Education and awareness are core components of our roadmap across all aspects of Wave of Change. We consider these five key audiences: our employees, our clients, our providers, the general public, and the NGO/IGO/Academic community that provides guidance. For circular economy, our employees receive specialized training to enable procedural changes (for example, reducing energy consumption or segregating residuals correctly) and serve as ambassadors for our clients. Our clients experience the ways in which we believe circular economy makes a better product (quality and durable services) and learn ways to adopt a circular economy in their own daily lives which we hope turn into behaviors they bring home with them. Our providers learn and adapt alongside us to rethink the life cycles of products, energy and water for our operations. The general public engage with our educational resources about why a circular economy is important for tourism and for the planet. And our NGO, intergovernmental, and academic partners help synthesize best practices of a circular economy for the sector from the case examples at Iberostar.
Achieving a circular economy is impossible without changes throughout our entire supply chain and at the scale of our destinations. While we work first to implement changes within our own operations, we also aim to engage with our suppliers, other tourism industry players, and the broader global community to make consistent and incremental progress towards a circular economy. For example, Iberostar serves on the advisory board of the Global Tourism Plastics Initiative or helped to develop the platform for metrics for circularity in hotels with Impulsa.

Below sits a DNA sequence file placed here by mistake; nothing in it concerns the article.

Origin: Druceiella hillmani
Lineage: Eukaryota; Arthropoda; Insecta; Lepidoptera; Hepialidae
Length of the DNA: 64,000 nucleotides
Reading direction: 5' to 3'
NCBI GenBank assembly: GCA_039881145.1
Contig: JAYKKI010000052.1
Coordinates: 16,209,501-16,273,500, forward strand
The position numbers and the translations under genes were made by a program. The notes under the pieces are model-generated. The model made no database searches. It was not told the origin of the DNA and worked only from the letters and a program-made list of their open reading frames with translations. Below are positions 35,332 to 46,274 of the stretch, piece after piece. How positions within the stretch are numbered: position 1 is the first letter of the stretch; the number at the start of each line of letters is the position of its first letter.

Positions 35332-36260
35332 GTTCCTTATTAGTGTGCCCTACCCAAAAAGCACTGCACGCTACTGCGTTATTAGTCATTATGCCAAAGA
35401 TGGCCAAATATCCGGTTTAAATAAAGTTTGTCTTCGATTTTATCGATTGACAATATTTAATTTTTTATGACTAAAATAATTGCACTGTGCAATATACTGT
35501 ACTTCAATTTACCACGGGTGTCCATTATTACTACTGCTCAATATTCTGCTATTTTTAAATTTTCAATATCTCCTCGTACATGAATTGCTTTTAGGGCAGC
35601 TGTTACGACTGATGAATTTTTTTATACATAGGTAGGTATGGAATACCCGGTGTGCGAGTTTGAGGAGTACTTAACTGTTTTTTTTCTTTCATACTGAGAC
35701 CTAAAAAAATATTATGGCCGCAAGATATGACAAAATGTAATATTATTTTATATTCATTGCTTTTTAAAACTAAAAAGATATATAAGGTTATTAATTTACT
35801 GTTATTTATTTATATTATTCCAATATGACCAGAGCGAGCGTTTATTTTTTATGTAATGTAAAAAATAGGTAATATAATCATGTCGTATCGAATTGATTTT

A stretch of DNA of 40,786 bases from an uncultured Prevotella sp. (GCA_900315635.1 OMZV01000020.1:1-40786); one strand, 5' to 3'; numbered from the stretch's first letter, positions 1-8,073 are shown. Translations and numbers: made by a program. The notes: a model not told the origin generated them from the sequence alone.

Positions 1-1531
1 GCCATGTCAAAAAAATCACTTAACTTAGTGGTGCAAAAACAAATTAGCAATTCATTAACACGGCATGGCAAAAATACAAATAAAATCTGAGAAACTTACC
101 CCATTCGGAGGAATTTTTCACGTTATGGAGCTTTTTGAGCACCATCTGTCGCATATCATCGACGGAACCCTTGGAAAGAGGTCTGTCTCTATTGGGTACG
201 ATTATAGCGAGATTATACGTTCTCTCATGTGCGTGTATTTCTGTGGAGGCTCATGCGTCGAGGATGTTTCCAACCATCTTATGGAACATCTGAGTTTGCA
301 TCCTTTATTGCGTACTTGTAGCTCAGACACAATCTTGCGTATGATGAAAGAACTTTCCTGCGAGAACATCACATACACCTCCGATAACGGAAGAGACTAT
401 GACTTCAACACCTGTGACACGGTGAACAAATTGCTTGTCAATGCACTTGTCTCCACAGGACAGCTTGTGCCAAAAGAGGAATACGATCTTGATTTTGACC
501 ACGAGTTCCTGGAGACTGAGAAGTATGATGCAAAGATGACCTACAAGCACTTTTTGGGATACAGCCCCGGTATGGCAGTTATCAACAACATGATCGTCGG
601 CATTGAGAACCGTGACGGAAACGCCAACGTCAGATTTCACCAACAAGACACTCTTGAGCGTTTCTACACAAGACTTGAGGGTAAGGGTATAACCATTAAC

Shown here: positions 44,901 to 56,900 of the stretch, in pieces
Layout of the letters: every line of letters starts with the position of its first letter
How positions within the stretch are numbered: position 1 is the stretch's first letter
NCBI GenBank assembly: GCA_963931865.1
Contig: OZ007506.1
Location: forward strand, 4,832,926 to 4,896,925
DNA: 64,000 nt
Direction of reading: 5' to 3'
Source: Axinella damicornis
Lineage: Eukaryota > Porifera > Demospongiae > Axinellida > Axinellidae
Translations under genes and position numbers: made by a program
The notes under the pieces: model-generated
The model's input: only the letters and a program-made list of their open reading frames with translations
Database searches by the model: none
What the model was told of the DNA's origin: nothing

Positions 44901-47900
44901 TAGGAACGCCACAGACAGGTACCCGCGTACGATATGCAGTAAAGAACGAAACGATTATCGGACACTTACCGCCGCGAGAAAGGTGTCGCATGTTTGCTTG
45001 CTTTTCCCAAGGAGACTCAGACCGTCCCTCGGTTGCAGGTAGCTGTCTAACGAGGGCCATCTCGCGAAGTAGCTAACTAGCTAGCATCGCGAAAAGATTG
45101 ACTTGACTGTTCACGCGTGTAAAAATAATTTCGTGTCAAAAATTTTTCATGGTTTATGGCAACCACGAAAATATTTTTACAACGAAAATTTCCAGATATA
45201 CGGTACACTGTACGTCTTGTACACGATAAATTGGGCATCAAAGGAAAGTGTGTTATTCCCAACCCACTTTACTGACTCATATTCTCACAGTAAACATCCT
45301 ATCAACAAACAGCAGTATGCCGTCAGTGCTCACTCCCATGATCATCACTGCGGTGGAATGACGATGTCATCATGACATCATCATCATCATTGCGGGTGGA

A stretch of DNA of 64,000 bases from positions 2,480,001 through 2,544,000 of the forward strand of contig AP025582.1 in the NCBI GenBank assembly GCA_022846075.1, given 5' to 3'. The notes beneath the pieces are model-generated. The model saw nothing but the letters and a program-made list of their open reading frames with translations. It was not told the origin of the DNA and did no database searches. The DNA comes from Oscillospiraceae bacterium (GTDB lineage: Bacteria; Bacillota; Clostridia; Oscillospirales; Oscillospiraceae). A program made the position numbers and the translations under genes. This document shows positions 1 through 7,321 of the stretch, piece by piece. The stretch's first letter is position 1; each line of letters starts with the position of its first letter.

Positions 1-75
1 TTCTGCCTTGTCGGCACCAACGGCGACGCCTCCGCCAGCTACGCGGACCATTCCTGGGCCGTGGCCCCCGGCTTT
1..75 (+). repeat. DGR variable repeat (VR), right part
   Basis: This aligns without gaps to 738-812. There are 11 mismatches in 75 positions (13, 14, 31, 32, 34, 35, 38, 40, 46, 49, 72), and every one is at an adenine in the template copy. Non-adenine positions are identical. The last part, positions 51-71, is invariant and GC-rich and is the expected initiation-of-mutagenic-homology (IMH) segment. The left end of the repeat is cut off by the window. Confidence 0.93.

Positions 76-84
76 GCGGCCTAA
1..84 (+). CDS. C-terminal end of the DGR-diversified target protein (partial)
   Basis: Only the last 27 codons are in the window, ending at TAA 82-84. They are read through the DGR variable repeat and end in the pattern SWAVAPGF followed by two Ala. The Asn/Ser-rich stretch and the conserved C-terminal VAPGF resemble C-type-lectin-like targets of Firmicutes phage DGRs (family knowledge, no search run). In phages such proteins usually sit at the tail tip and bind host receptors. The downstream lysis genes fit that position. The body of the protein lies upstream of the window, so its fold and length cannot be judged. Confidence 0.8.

In addition to advising external roadmaps or commitments, we aspire to provide case examples and roadmaps for other tourism groups to adopt similar practices. This is realized through our reporting on progress towards goals, the creation and sharing of roadmaps, advisory on global commitments, as well as creating platforms for collective action for reform in the industry. This knowledge sharing and collective reform is critical to shift models across the supply chain and at the scale of destinations to achieve global goals of the sector.
We commit to reporting our annual progress towards our quantitative objectives and strategy to address gaps. We will continue to inform our guests of the ways in which a circular economy evolves their client experience. We also call openly to any questions regarding our strategy to be directed towards our team in our contact page.
Our commitment to a circular economy extends to the nature in which our operations depend. Work in this area will be further detailed in our roadmap for coastal health. Yet we use this section of the roadmap to ensure highest standards for any new investments or constructions. Here, we apply principles of circular economy from the very design of the facility to make major improvements on the sourcing, use and end use of the water, energy and products per our new constructions.